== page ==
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January 29, 2024

Injection – The #3 Web Application Security Risk


Injection attacks have long been one of the most dangerous application security risks facing developers. Despite better frameworks and increasing awareness, injection remains the number three web application security risk in OWASPs latest Top 10 report. This post examines why injection risks continue to plague applications and how positive input validation can mitigate over 90% of injection attacks.

Injection attacks allow attackers to insert malicious code or commands into an application to alter, delete, or expose sensitive data. These risks are not new In fact, 20 of the 33 Common Weakness Enumerations (CWEs) in the Injection category have ID numbers under 100, indicating they were identified early in the CWE projects history starting in 2006.

The first documented SQL injection vulnerability emerged over 20 years ago. Since then, OWASP has associated 33 CWEs and over 32,000 Common Vulnerabilities and Exposures (CVEs) with the Injection category. Though injection attacks have gradually declined thanks to better awareness and frameworks, the average exploitability remains high at 7.3 out of 10.

CWEs Mapped33
Max Incidence Rate19.09%
Avg Incidence Rate3.37%
Avg Weighted Exploit7.25
Avg Weighted Impact7.15
Max Coverage94.04%
Avg Coverage47.90%
Total Occurrences274,228
Total CVEs32,078

A03:2021 – Injection

Common Injection Attack Vectors

Two well-known CWEs help illustrate why injection continues to threaten applications:

CWE-20 (Improper Input Validation): Never trust any external input, whether its form fields, search bars, metadata or anything else. All external inputs must be validated against an allow list of expected, structured data. For example, validate credit card numbers against known formats, email addresses against address structures, etc. Input lengths should also match expected ranges. Validating associations (like postal codes to cities/countries) adds another layer of protection.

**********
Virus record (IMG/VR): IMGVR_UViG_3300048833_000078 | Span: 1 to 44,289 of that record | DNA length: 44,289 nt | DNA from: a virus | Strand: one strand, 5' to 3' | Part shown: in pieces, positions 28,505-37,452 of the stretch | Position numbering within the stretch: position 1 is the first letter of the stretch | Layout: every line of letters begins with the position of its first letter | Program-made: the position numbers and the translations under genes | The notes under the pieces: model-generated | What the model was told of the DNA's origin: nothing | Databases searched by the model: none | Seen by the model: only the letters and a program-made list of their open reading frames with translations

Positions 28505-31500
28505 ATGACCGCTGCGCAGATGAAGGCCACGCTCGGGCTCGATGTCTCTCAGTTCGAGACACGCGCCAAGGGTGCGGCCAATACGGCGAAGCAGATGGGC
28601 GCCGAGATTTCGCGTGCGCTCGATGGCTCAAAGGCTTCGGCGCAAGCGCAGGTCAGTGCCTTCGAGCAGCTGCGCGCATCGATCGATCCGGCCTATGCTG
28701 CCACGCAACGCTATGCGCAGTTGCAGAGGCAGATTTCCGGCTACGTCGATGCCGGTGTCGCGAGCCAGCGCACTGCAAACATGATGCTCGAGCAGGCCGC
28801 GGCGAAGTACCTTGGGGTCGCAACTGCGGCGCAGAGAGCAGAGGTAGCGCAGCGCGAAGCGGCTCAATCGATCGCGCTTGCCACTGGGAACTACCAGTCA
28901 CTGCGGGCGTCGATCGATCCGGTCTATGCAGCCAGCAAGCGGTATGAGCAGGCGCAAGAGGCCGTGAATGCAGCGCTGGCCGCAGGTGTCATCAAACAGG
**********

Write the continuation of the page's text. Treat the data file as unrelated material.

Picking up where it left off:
CWE-89 (SQL Injection): By inserting unexpected SQL code via input fields, attackers can modify, delete, or access private data. A single quote, closing parenthesis, or other carefully crafted input can allow them to take over SQL statements.

How to Mitigate Injection Attacks?

The good news is OWASP states properly implemented input validation can eliminate over 90% of injection attacks. Heres what proper implementation entails:

  • Validate all input against a defined schema for data types, formats, lengths, relationships, etc.

  • Use allow lists over deny lists where possible.

  • Employ strong data typing everywhere.

  • Follow OWASP SQL Injection Prevention Cheat Sheet guidelines.

  • Use frameworks and APIs with built-in protections against common attacks.

The rise of modern frameworks has helped curb some injection attacks, but vulnerabilities remain abundant without comprehensive input validation policies. By ensuring all external inputs align to structured allow lists and strong data types, developers can make exploitation far more difficult. Eliminating injections foothold delivers immense security and compliance benefits for minimal effort.

Call to Action

Evaluate your input validation policies against the OWASP Application Security Verification Standard (ASVS) requirements. Implement missing protections with a focus on allow listing, strong typing, and securing associations. Pilot changes with high-risk inputs first, then expand coverage. Drastically reducing your injection surface is one of the most effective application security improvements available today.

We hope this post helped in learning about OWASP Top #3 application security risk Injection. Thanks for reading this post. Please share this post and help secure the digital world. Visit our website,, and our social media page on Facebook, LinkedIn, Twitter, Telegram, Tumblr, Medium, and Instagram and subscribe to receive updates like this.  

Rajeshwari KA

Rajeshwari KA is a Software Architect who has worked on full-stack development, Software Design, and Architecture for small and large-scale mission-critical applications in her 18 + years of experience.

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